GMOQ UARTERLY LETTER January 2011Pavlov s BullsJeremy GranthamAbout 100 years ago, the Russian physiologist Ivan Pavlov noticed that when the feeding bell was rung, his dogswould salivate before they saw the actual food. They had been conditioned. And so it was with The GreatStimulus of 2008-09. The market s players salivated long before they could see actual results. And the marketroared up as it usually does. That was the main meal. But the tea-time bell for entering Year 3 of the PresidentialCycle was struck on October 1. Since 1964, routine Year 3 stimulus has helped drive the S&P up a remarkable 23%above any in ation. And this time, the tea has been spiced with QE2. Moral hazard was seen to be alive and well, andthe dogs were raring to go. The market came out of its starting gate like a greyhound, and has already surged 13% (byJanuary 12), leaving the average Year 3 in easy reach (+9%). The speculative stocks, as usual, were even better, withthe Russell 2000 leaping almost 19%. We have all been well-trained market dogs, salivating on cue and behavingexactly as we are expected to. So much for free will!Recent PredictionsFrom time to time, it is our practice to take a look at our predictive hits and misses in an important market phase.I ll try to keep it brief: how did our prognostication skill stand up to Pavlov s bulls? Well, to be blunt, brilliantly ongeneral principle; we foretold its broad outline in my 1Q 2009 Letter1 and warned repeatedly of the probable strengthof Year 3. But we were quite disappointing in detail.The Good NewsFor someone who has been mostly bearish for the last 20 years (of admittedly generally overpriced markets), I gotthis rally more or less right at the macro level. In my 1Q 2009 Letter, I wrote, I am parting company with many ofmy bearish allies for a while ... we could easily get a prodigious response to the greatest monetary and scal stimulusby far in U.S. history ... we are likely to have a remarkable stock rally, far in excess of anything justi ed by eitherlong-term or short-term economic fundamentals [to] way beyond fair value [then 880] to the 1000-1100 level orso before the end of the year. As a consequence, in traditional balanced accounts, we moved from an all-time low of38% in global equities in October 2008 to 62% in March 2009. (If only that had been 72%, though, as, in hindsight, itprobably should have been.) In the same Letter, I said of the economy, The current stimulus is so extensive globallythat surely it will kick up the economies of at least some of the larger countries, including the U.S. and China, by latethis year ...On one part of the fundamentals we were, in contrast, completely wrong. On the topic of potential problems, I wrote, Not the least of these will be downward pressure on pro t margins that for 20 years had bene ted from rising assetprices sneaking through into margins. Why I was so wrong, I cannot say, because I still don t understand how theU.S. could have massive numbers of unused labor and industrial capacity yet still have peak pro t margins. This hasnever happened before. In fact, before Greenspan, there was a powerful positive correlation between pro t marginsand capacity in the expected direction. It is one of the reasons that we in asset allocation strongly suspect the bedrockon which these fat pro ts rest. We still expect margins to regress to more normal levels.1 The Last Hurrah and Seven Lean Years, 1Q 2009 Quarterly Letter.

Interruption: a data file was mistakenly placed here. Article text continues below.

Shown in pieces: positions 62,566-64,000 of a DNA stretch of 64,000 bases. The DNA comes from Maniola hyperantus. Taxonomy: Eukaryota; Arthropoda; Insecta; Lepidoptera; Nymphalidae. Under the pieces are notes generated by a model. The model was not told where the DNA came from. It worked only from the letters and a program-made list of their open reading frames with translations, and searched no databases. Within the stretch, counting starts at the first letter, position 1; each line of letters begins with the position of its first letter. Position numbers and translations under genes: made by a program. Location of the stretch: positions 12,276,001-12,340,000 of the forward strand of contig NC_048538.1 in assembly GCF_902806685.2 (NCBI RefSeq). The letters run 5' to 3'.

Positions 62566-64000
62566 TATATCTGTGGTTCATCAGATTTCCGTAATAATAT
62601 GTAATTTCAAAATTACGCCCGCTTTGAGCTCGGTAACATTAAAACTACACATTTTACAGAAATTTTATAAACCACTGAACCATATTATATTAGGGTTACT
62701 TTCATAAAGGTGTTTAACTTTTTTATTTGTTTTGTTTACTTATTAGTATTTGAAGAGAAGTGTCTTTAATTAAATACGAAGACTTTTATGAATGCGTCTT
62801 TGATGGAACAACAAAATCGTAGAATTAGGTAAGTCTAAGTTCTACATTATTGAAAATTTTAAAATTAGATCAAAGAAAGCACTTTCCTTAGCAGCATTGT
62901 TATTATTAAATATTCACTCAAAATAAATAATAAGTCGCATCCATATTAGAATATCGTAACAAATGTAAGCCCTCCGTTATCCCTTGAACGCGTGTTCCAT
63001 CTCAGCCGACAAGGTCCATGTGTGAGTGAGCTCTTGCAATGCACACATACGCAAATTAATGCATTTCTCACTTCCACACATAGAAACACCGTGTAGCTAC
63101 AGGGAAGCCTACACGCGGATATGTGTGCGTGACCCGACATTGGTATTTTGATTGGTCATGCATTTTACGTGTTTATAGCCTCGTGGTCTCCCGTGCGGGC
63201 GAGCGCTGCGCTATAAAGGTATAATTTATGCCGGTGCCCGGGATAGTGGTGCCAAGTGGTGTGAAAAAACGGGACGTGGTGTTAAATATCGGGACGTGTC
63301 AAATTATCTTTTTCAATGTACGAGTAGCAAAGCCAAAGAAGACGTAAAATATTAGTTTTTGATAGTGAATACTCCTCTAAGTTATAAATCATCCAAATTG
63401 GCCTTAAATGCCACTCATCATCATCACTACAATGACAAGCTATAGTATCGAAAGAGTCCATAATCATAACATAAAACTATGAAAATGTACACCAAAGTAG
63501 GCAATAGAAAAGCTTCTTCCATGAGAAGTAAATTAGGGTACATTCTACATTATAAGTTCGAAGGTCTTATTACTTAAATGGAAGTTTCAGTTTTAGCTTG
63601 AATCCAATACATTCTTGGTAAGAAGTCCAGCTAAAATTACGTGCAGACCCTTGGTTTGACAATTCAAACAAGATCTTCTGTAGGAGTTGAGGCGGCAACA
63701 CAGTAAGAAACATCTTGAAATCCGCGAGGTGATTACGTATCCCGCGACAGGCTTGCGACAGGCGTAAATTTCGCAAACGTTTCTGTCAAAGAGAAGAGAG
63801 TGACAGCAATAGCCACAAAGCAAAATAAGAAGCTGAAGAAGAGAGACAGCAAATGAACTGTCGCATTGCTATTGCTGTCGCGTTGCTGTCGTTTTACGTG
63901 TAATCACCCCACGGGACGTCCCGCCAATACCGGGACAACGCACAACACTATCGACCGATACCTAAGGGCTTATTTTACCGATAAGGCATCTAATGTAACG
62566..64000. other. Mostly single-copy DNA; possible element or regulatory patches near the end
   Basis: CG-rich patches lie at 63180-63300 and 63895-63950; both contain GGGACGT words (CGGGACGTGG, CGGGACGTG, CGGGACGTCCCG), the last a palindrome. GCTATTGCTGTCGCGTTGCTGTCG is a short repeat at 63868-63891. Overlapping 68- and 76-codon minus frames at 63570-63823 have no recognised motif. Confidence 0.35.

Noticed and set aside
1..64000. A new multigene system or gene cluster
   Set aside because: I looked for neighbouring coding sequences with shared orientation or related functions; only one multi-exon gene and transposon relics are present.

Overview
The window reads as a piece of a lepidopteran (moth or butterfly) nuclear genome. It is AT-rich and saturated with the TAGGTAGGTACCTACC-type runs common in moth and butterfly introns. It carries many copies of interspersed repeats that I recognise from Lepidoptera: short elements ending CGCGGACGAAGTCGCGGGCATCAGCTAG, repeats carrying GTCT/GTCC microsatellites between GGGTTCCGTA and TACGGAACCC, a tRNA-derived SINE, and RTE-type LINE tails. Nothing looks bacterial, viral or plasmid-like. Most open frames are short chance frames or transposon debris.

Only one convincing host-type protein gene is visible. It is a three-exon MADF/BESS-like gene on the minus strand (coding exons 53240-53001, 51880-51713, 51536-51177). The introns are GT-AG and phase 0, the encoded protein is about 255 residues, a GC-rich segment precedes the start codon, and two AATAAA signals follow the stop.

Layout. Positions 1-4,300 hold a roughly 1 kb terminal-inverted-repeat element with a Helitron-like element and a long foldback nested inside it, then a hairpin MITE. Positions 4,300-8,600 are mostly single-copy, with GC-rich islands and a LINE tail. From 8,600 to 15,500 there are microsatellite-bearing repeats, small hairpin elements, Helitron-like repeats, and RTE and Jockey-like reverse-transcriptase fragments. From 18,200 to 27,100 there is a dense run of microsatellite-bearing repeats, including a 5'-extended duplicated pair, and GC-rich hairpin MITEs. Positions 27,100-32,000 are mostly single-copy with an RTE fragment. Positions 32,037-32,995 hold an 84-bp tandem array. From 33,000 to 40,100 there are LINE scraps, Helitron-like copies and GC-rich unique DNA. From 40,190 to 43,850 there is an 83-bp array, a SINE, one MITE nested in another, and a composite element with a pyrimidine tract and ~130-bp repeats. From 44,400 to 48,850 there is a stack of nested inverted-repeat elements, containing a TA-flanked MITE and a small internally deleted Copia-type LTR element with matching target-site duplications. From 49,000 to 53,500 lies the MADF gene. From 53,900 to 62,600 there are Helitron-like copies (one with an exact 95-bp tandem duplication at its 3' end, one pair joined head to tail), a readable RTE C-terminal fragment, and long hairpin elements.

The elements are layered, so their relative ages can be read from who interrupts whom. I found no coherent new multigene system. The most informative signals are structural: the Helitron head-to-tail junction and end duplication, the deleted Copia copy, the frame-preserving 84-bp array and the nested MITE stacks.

On the topic of resource prices, my long-term view was, and still is, very positive. Not that I don t expect occasional vicious setbacks that is the nature of the beast. I wrote in my 2Q 2009 Letter, We are simply running out of everything at a dangerous rate ... We must prepare ourselves for waves of higher resource prices and periods of shortages unlike anything we have faced outside of wartime conditions. In homage to the Fed s remarkable powers to move the market, I argued in successive quarters that the market s line of least resistance was up to the 15 range on the S&P by October 2011. That outlook held if the market and 00 economy could survive smaller possibilities of double-dips. On fundamentals, I still believe that the economies of the developed world will settle down to growth rates that are adequate, but lower than in the past, and that we are pecking our way through my Seven Lean Years. We face a triple threat in this regard: 1) the loss of wealth from housing, commercial real estate, and still, to some extent, the stock market, which stranded debt and resulted in a negative wealth effect; 2) the slowing growth rate of the working-age population; and 3) increasing commodity prices and periods of scarcity, to which weather extremes will contribute. To judge the accuracy of this forecast will take a while, but it is clear from the early phases that this is the worst-ever recovery from a major economic downturn, especially in terms of job creation. And the Bad News We pointed out that quality stocks the great franchise companies were the cheapest stock group. Cheapness in any given year is often a frail reed to lean upon, and so it was in 2009 and again last year, resulting in about as bad a pasting for high quality as it has ever had. We have already confessed a few times to the crime of not being more open to the beauties of riskier stocks in a Fed-driven market. And in the name of value, we underperformed. Reviewing this experience, we feel that it would have been reasonable to have shifted to at least an increased percentage of risky investments after March 2009, because some of them, notably emerging market equities, did have estimates almost as high as quality. In fact, some were well within the range of our normal estimating error, although, of course, quality stocks were not only the least expensive, they were also the least risky, often a formidable combination. But even if we had made such a move at the lows, more extreme value discrepancies by early 2010 would have compelled us to move back to our present position heavily overweight quality stocks that we have carried for several years. Our sustained heavy overweight in quality stocks in 2009 was painful, intellectually and otherwise. Our pain in 2010 was more business as usual, waiting for the virtues of value to be revealed. The saving grace is that, although value is a weak force in any single year, it becomes a monster over several years. Like gravity, it slowly wears down the opposition. The fundamentals have also worked against quality, with lower quality companies and small caps posting better earnings. They typically respond better to Fed-type stimulus. But like other components of value, pro t margins always move remorselessly back to their long-term averages, or almost always. January 201 1 So, where are we now? Although quality stocks are very cheap and small caps are very expensive (as are lower quality companies), we are in Year 3 of the Presidential Cycle, when risk particularly high volatility, but including all of its risky cousins typically does well and quality does poorly. Not exactly what we need! The mitigating feature once again is an extreme value discrepancy in our favor, but this never matters less than it does in a Year 3. This is the age-old value manager s dilemma: we can more or less depend on quality winning over several years, but it may well underperform for a few more quarters. We have always felt we should lean more heavily on the longer- term higher con dence. As a simple rule, the market will tend to rise as long as short rates are kept low. This seems likely to be the case for eight more months and, therefore, we have to be prepared for the market to rise and to have a risky bias. As such, we have been looking at the previous equity bubbles for, if the S&P rises to 15 it would of cially be the latest in 00, the series of true bubbles. All of the famous bubbles broke, but only after short rates had started to rise, sometimes for quite a while. We have only found a couple of unimportant two-sigma 40-year bubbles that broke in the midst ofGMO 2 Quarterly Letter Pavlovs Bulls January 2011